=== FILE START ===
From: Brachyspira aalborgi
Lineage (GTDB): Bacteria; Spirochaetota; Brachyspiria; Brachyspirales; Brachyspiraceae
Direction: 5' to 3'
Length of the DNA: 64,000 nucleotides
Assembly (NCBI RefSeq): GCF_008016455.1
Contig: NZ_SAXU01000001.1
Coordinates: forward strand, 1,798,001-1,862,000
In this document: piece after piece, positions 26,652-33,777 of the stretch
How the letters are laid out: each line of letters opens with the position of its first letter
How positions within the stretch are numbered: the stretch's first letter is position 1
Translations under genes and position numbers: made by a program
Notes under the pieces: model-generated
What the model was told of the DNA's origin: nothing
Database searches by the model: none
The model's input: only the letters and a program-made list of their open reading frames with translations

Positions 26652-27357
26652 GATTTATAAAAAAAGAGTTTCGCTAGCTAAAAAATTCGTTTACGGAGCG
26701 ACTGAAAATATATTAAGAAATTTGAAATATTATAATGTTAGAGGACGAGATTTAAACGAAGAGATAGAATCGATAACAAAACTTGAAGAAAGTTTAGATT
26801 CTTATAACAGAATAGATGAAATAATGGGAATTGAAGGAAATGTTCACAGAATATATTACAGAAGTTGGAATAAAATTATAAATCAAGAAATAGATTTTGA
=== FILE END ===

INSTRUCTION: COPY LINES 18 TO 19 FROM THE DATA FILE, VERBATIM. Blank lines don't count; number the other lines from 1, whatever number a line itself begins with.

26701 ACTGAAAATATATTAAGAAATTTGAAATATTATAATGTTAGAGGACGAGATTTAAACGAAGAGATAGAATCGATAACAAAACTTGAAGAAAGTTTAGATT
26801 CTTATAACAGAATAGATGAAATAATGGGAATTGAAGGAAATGTTCACAGAATATATTACAGAAGTTGGAATAAAATTATAAATCAAGAAATAGATTTTGA